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gravitational force for free surface flow

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Old   June 30, 2000, 20:10
Default gravitational force for free surface flow
Jongtae Kim
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As a beginner to the free surface flows, I would like to ask your ideas. Currently I am studying two-layered natural convection. The materals are heavy metalic melts such as ferrite and allumina. The density ratio is more than two, so they separate by the gravitational force. As you can imagine, it is a kind of free surface flows. There are some codes to solve free surface flows like sola-vof and Ripple. Some say light material is neglected if density ratio is very high between two materials such as water and air. But it is possible to solve two materials at the same time no matter hwo the density ratio is.

In my case I should solve two materials for heat and momenta, but the interface between the two materials is assumed not changed. I am using my unstructured-mesh solver which is based on SIMPLE, Co-located(nonstaggered), Rhie-Chow interpolation.

The problem is how to treat gravitational body force. The book written by Peric said hydrostatic head is added to pressure therm. And it makes the computation more stable. I agree on that.

But if there are two different materials, I think it is impossible.

At first I used the gravitational source term as rho*g = rho_ref*[1- beta*(T-T_ref)]*g --(1) ,where hydrostatic head is not subtracted. When the eq (1) is used, I modified the boundary pressure extrapolation like p_b = p_o + rho*g*( x_b - x_o ). Except the problem with garvitational force boundary face pressure is same as boundary cell pressure.(Zero order extrapolation)

I didn't use free surface capturing schem, in other words I didn't solve VOF equation. I just fixed the interface. When the density ratio is near one I could get the solution to the two-layered natural convection. The materials are naturally stratified. But with the density ratio very larger than 1 it failed. So I simplified the problem by not solving energy equation. This is just hydrostatic problem, and exact solution is stationary flow with hydrostatic pressure field( p = rho*g*h ). The cells adjacent to interface have infinitesimal source of the difference between dp/dy and rho*g_y. This discrepancy is amplified and the code is diverged.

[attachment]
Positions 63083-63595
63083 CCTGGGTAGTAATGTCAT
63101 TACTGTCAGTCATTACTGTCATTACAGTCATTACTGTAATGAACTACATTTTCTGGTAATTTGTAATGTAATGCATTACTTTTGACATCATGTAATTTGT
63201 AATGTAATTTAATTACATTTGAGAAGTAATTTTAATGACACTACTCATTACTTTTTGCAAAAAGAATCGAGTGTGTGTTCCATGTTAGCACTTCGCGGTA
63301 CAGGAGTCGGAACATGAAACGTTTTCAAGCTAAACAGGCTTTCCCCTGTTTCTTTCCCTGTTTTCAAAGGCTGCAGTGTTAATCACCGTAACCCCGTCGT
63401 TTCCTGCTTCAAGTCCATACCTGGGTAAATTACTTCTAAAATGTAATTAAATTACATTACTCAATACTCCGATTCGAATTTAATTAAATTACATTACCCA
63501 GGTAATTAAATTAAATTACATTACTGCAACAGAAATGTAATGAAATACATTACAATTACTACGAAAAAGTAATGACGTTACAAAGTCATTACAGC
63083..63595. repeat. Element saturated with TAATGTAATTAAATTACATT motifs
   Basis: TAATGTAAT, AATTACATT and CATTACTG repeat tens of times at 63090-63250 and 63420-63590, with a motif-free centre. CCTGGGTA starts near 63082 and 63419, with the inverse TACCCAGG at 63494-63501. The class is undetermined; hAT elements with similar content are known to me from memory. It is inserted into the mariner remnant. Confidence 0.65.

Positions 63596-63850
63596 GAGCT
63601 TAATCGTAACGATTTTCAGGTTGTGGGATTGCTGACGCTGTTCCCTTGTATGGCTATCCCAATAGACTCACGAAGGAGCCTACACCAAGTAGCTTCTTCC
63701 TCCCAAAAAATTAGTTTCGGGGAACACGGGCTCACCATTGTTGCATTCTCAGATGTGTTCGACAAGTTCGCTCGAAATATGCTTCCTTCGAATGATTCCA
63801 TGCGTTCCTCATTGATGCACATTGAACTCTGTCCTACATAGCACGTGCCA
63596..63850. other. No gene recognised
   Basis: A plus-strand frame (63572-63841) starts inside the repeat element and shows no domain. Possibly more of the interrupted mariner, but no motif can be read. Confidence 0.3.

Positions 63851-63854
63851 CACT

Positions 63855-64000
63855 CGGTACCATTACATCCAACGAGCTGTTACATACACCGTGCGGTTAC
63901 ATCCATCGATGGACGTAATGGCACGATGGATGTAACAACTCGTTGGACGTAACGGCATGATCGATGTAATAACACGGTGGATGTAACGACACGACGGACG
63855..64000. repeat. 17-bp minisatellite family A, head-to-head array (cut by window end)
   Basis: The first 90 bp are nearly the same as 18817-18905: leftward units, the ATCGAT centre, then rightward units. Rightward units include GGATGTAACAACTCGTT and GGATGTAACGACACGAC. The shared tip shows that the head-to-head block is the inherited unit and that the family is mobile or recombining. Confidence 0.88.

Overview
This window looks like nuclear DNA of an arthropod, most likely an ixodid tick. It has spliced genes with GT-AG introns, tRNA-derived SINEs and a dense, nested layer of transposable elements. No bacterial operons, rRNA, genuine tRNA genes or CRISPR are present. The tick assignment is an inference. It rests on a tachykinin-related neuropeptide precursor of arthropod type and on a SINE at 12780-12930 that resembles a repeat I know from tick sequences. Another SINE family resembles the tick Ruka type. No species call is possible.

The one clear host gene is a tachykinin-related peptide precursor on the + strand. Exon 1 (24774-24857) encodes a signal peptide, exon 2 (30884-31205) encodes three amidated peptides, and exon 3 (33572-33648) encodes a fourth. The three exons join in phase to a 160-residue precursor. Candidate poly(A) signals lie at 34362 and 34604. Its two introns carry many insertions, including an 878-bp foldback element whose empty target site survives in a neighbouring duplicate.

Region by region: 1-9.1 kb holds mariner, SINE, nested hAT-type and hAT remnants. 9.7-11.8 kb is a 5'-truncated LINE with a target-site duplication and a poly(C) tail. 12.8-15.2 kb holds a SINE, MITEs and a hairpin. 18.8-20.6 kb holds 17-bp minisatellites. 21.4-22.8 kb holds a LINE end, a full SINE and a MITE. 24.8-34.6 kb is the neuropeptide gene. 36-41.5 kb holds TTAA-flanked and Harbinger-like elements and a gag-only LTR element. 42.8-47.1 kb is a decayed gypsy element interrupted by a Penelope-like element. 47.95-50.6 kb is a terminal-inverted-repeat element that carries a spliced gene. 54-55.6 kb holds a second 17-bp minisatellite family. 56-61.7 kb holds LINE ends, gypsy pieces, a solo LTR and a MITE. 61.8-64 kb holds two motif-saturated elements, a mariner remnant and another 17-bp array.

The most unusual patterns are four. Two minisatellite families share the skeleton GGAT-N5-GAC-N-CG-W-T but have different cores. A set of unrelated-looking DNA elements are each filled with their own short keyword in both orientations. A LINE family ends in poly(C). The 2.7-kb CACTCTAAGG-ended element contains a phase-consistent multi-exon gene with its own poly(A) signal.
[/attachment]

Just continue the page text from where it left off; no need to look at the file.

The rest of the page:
---------Oh. I am sorry, it is too long to explain my trouble. I would like to simplify my questions.

1) How to treat the gravitational body force and pressure gradient terms.

2) Is there a special way to integrate pressure gradient term in momentum equations(In case of non-staggered algorithm)

3) If you know some papers related two-layered free surface problem with non-staggered method, could you tell me them?

4) What is the initial pressure field for that? Some solved air, water and bubble interactions. I think it is very difficult to initialize the hydrostatic pressure field.

Currently I am studying the basics of the numerical methods for free surface. If you give me your idea, I can reduce the time to dig the problem. In advence I want to thank you for your forever kindness.

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Old   July 2, 2000, 11:57
Default Re: gravitational force for free surface flow
John C. Chien
Posts: n/a
(1). You have a natural convection problem, where the density of the liquid is not uniform. (2). If you ignore the shape of the free surface and the interface between two liquids, then you basically have two problems in two domains. (3). The interaction between the two problem is through the fixed interface surface. (4). What I would suggest is, solve it as coupled problem, each with uniform density (material). that is, a natural convection problem-A with heavy material on the bottom, and a given interface condition. And another natural convection problem with a light material on the top. (5). With this approach, the material will be uniform (not the density), and the boundary conditions are specified on the fixed given locations for each problem and domain. (6). You can used zero interface velocity boundary condition to simulate a real wall, or you can relax it to simulate the real interface condition.
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